Posted by Barbara Ferguson on March 16, 2011 in News Clips
WASHINGTON: Following President Barack Obama’s announcement that diplomat Chris Stevens — the number two official at the US Embassy in Tripoli until it was suspended when fighting began last month — had been appointed as the special US representative to Libya’s rebel leaders, Secretary of State Hillary Clinton held out on the possibility of economic and political aid to the Libyan resistance at a meeting with one of their leaders in Paris, US officials said.
It was the highest-level talks she has had with the opposition, and officials present said that late Monday she went beyond offering humanitarian aid but stopped short of promising military help for an opposition rapidly losing ground to Muammar Qaddafi’s forces.
The chief US diplomat met with Mahmoud Jibril, who handles foreign affairs for Libya’s Transitional National Council, while in Paris for a Group of Eight meeting.
Clinton’s talks with Jibril marked a step-up in contacts. In Washington last week she met Ali Aujali, the Libyan ambassador to Washington who has defected to the opposition. Aujali has also met both State Department and Treasury Department US officials.
Gene Cretz, the US ambassador to Libya, recently met opposition figures in Cairo and also took part in Monday's talks with Jibril in Paris.
A senior US official said Jibril told Clinton his group aimed to include Libyans from both the eastern and western parts of Libya, but to ensure their safety would not name those in the west, where Qaddafi has a stronger power base.
Jibril also asked the chief US diplomat for combat material, in an apparent appeal for weapons to fight Qaddafi's forces, that are regaining lost ground and marching eastward.
Clinton, the official said, replied she would consider it, but made no commitments.
Reactions to the Obama administration’s reined-in reaction have, predictably, drawn both harsh criticism and praise in D.C.
David Frum, a former George W. Bush speechwriter, and now an editorialist for CNN, publicly criticized the president for “dragging his feet on Libya.”
Dr. Ali Alyami, a Saudi expatriate and observer of Middle East affairs, told Arab News that he had never witnessed more support by most Americans for any of the US’ foreign involvement in any issue than for President Obama during the uprising against the autocratic Tunisian and Egyptian regimes. “Most Americans felt proud of their president and country for standing by people who are willing to risk their lives for their freedom,” he said.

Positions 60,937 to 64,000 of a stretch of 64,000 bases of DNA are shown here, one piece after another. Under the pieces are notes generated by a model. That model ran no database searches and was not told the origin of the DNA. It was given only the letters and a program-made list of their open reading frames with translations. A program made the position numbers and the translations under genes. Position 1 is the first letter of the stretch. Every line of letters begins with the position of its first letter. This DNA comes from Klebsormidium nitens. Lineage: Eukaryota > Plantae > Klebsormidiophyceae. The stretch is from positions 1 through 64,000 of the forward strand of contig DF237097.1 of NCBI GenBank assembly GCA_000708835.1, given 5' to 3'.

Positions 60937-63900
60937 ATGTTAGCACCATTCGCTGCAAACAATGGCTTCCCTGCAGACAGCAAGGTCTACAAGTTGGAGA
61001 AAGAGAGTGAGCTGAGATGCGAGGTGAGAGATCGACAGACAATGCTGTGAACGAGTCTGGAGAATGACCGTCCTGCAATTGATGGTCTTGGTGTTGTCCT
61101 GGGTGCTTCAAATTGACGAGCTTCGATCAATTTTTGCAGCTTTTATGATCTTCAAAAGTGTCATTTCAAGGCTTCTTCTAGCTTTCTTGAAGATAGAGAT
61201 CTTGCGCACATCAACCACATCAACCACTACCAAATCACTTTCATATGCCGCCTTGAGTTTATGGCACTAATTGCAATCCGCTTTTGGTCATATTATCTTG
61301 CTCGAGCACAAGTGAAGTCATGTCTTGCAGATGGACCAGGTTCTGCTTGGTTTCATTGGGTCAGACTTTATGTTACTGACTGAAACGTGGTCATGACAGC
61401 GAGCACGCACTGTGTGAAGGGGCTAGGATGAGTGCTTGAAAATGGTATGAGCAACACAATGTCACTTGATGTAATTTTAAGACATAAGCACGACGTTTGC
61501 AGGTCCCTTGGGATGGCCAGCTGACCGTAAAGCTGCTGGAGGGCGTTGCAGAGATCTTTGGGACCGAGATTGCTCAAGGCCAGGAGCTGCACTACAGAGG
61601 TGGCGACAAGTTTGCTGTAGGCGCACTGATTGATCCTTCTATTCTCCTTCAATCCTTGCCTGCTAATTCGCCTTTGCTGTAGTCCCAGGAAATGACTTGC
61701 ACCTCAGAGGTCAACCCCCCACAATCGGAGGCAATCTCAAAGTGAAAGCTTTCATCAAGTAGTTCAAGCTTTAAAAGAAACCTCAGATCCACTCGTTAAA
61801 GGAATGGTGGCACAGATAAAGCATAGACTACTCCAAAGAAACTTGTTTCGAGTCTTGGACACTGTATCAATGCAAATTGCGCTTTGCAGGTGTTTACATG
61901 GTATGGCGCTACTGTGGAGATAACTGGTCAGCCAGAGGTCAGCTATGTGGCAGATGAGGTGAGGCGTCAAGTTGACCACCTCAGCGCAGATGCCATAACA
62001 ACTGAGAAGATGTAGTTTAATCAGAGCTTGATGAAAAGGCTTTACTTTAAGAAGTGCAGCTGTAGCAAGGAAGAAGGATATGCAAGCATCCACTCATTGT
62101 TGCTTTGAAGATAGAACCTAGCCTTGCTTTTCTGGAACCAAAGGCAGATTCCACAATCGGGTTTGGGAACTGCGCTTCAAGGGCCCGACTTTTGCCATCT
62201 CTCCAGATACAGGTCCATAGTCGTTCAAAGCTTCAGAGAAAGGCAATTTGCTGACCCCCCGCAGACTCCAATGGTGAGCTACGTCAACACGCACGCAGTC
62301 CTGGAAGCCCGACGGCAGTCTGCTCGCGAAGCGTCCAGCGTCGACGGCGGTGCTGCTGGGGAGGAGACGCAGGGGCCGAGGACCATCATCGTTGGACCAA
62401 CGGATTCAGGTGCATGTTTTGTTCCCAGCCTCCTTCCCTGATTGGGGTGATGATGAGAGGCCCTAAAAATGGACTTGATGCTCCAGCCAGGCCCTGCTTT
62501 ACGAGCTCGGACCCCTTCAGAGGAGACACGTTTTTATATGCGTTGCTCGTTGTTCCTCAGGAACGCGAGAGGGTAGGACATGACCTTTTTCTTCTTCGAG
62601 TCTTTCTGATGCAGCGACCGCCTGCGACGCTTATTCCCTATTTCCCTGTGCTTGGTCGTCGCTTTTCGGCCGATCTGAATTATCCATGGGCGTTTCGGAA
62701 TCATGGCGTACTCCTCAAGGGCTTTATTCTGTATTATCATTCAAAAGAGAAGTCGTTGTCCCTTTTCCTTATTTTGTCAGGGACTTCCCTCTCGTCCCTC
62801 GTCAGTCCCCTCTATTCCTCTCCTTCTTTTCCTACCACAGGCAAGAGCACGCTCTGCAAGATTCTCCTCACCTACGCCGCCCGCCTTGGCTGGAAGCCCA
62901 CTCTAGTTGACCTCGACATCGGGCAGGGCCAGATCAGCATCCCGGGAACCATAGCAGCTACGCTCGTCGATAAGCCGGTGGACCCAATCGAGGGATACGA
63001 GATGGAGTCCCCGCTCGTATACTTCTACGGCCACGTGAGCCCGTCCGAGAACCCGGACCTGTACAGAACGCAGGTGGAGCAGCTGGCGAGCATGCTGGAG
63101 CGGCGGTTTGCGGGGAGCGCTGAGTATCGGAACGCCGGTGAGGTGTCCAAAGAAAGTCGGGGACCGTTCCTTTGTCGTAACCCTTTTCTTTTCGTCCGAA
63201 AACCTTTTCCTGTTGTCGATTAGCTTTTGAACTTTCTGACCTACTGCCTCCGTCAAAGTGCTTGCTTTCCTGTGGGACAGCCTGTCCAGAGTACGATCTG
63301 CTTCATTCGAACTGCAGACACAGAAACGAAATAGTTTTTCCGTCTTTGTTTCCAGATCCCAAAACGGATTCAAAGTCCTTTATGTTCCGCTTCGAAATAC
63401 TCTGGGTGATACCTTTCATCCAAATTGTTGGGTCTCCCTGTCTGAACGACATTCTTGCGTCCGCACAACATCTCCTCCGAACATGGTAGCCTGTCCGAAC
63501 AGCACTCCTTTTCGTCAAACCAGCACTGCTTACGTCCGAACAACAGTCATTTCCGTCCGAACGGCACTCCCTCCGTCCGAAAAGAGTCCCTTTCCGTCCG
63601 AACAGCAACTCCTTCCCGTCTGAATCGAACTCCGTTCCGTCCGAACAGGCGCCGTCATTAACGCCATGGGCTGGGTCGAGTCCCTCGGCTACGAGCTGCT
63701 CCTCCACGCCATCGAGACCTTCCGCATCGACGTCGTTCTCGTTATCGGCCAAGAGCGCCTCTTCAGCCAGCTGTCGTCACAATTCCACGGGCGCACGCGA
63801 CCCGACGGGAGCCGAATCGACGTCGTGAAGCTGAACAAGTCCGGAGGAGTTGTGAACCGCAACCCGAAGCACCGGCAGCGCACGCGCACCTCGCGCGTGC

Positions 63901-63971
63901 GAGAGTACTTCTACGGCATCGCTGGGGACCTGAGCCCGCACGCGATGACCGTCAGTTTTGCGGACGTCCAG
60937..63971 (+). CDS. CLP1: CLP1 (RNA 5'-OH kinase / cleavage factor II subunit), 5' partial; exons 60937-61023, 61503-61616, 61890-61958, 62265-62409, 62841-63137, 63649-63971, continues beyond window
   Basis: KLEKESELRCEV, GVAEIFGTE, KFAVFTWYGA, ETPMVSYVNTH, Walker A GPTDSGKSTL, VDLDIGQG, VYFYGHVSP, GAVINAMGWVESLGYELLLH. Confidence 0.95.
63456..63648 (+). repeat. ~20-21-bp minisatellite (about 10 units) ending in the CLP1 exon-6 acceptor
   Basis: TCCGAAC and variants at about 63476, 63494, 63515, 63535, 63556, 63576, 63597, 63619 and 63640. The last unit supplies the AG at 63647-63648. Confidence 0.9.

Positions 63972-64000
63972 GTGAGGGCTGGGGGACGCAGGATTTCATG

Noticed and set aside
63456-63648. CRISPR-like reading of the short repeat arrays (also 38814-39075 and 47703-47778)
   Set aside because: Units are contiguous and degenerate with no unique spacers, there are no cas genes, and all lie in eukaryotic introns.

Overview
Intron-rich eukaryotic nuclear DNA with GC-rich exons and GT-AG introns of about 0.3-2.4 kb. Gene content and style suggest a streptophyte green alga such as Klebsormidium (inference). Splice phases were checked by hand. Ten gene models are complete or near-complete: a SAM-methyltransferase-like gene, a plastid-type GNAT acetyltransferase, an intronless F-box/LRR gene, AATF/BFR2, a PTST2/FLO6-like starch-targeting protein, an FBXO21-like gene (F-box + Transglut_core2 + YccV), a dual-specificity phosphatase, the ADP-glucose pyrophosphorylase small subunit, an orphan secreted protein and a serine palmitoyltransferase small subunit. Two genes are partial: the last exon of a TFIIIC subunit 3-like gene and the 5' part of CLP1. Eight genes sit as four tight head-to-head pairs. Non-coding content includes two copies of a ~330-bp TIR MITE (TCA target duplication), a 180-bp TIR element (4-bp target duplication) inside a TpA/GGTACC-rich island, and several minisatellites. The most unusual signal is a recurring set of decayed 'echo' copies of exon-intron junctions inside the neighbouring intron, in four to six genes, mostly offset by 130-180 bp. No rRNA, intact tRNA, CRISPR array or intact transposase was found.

But Alyami is critical of the US position on Libya. “Then came the Libyan uprising against Libyan leader Qaddafi; one of the 21st century's biggest psychopaths who is not only loathed by his terrorized people, but by most Arab peoples for his autocracies.”
Alyami criticized the president and his administration for what he sees as a missed opportunity in their indecision.
James Zogby, president of the Washington-based Arab American Institute, is equally as adamant about not going into Libya: “Secretary of Defense Robert Gates has made clear the difficulties of intervention and the White House understands that US involvement could backfire… We are no longer the white knight on the charger — George Bush shot the horse and ruined the reputation of the knight,” he told Arab News.
“Given this, we are left with few options and the one chosen by the Administration — tightening the noose around the regime, is the best of the options available right now. The problem with those crying for US involvement is that they were the same crowd that led us into Iraq and provided all the arguments as to why it was needed and how it work, etc. Their credibility has been found wanting.”
Amb. Quincy Lumsden, a retired State Department Arabist and former Ambassador to the UAE, also spoke of the battle taking place in Washington between the White House and the neo-cons.
“I believe that the president does not want to get involved in Libya,” he told Arab News.
Pat Buchanan, a conservative political commentator, agrees with both Zogby and Lumsden. “Before the United States plunges into a third war in the Middle East, let us think this one through, as we did not the last two.
“What would be the purpose of establishing a no-fly zone over Libya? According to advocates, to keep Qaddafi from using his air force to attack civilians. But what if Qaddafi uses tanks to crush the rebellion, as Nikita Khrushchev did in Hungary and the Chinese did in Tiananmen Square?”
It is clear that political observers remain adamant in their ability to see either side of this conflict. “Do we want to take the chance of replacing Qaddafi with a Mediterranean Somalia? Tribal leaders, fighting each other, inspired by Islamic ideology -- all just 300 miles from the coast of Sicily? We could have 300,000 refugees showing up on the NATO side of the Mediterranean. Better stick with the devil we know. The bloodletting cannot last much longer, stability will return soon,” David Frum recently wrote in a CNN editorial.
“An active Obama preference for Qaddafi's survival makes sense of the administration's otherwise baffling inaction,” Frum said.